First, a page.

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Human Impact on Ecosytems

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Presentation on theme: "Human Impact on Ecosytems"— Presentation transcript:

1 Human Impact on Ecosytems
Chapter 16

2 Human Population Growth and Natural Resources
Human Population Growing Thomas Malthus Essay Human Population cannot grow forever Claimed population was growing faster than resource production 1700’s – 1 billion Now - ~6 billion Carrying capacity?

3 Human Population Growth and Natural Resources
Technology and Population Growth How has technology affected: Agriculture Medicine Sanitation Transportation Is this all a good thing? Carrying capacity changes as the environment changes Gas powered farm equipment allows for the production of mass quantities of food In infants per 1000 births died – in per 1000 This is due to better medicine and better sanitation Food and products are moved more easily now with transportation

4 Human Population Growth and Natural Resources
Population Growth and Resources Two major energy resources Oil Coal Renewable energy resources Wind Solar Drinking water Oil and coal are non-renewable resources – used faster than they are formed 2006 – humans used about 77 million barrels per day Keystone XL Transcanada oil project-pipileine that would run from Alberta, CA to Steele City, NE – Hundereds of thousands of barrels of oil per dayM Renewable resources are not used as fast as they are produced

5 Human Population Growth and Natural Resources
Management of Resources Easter island Inhabited around A.D. Population grew over next 1000 years Harvested trees faster than they could regrow Animal populations destroyed, soil washed away Human population crash

6 Human Population Growth and Natural Resources
Ecological Footprint Amount of land needed to maintain enough food, water, and shelter Dependent upon efficient use of resources Developing countries Footprint getting bigger in developing countries, but so is population U.S. has big footprint, but other countries have more “feet”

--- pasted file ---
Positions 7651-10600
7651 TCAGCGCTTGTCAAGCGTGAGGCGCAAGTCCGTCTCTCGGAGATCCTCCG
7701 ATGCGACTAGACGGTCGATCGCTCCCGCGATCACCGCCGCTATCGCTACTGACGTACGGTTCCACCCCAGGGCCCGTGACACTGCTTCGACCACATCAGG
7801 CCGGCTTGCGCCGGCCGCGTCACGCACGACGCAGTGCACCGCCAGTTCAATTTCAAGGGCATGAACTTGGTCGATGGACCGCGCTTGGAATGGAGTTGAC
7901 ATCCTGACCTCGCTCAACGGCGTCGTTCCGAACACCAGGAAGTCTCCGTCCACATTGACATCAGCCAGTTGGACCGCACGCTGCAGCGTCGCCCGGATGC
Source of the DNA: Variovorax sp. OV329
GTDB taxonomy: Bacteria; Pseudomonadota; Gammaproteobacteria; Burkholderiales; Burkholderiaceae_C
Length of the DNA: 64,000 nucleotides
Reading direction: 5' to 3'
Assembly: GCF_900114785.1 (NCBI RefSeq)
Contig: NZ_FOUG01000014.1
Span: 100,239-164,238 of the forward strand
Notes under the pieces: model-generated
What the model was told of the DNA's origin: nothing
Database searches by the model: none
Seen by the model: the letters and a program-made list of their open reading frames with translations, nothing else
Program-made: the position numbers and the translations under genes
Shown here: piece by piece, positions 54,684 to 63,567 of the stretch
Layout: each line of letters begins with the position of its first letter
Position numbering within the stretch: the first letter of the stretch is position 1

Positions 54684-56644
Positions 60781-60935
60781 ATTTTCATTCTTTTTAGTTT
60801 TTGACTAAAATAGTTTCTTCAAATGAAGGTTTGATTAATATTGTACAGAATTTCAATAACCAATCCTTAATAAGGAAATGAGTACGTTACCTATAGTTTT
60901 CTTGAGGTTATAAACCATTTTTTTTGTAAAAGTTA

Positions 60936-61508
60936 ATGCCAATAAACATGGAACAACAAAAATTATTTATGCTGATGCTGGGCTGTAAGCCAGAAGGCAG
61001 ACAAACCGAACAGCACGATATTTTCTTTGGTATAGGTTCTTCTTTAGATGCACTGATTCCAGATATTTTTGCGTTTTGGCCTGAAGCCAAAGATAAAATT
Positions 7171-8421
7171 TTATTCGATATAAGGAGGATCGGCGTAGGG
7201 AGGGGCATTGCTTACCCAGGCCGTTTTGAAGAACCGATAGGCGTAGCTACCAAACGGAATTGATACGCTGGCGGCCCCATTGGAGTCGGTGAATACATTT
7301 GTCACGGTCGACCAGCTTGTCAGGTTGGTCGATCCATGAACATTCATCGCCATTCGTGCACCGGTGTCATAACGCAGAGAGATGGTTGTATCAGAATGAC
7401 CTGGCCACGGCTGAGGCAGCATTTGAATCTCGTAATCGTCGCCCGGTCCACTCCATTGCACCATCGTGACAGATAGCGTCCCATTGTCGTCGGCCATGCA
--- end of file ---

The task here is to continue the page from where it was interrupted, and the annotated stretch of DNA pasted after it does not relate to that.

7 Air Quality Pollutants
Human activity directly and indirectly effect Earth Smog and Ozone Acid Rain Creates pollution Any undesireable factor added to the atmosphere

8 Air Quality Smog and Ozone
Most common air pollution comes from human activities Burning fossil fuels causes chemicals to recombine forming pollutants Smog – sunlight interacting with pollutants Particulates can be inhaled causing health problems Ozone – Nitrous oxide interacts with ground level oxygen giving ozone Most common is burning fossil fuels Ozone can be harmful to asthmatics and people with breathing problems, but is a big part atmosphere

9 Air Quality Acid rain Chemicals from fossil fuels can also interact with rain Cause the pH to drop Normal rain is slightly acidic – 5.6 With emissions can drop below that Can cause declines in growth rates and also break down of bark

10 Air Quality Greenhouse Effect Sunlight Greenhouse gases
Some is absorbed by atmosphere Some gets to Earth’s surface This is radiated as infrared heat Greenhouse gases Create a blanket and insulate the Earth Gases – Water vapor, methane gas, carbon dioxide

11 Air Quality Global Warming
Temperature rising – 0.6 degrees C over last 100 years Due to increased concentrations of greenhouse gases Disagreement on the impact of humans Creating increased flooding, stronger storms, melting ice caps

12 Water Quality Water Pollution Chemicals can contaminate water supplies
Raw sewage Farm runoff Algae build up Scientists study indicator species Provides a sign as to the quality of an ecosystem’s conditions Algae can reduce dissolved oxygen levels-this can lead to a reduction in breakdown by detrivores This leads to a buildup in ponds and lakes called eutrophication Gender bending fish-traces of female hormones have been found in lakes from human medications-fish starting to change from male to female

13 Water Quality Biomagnification Movement of toxins up the food chain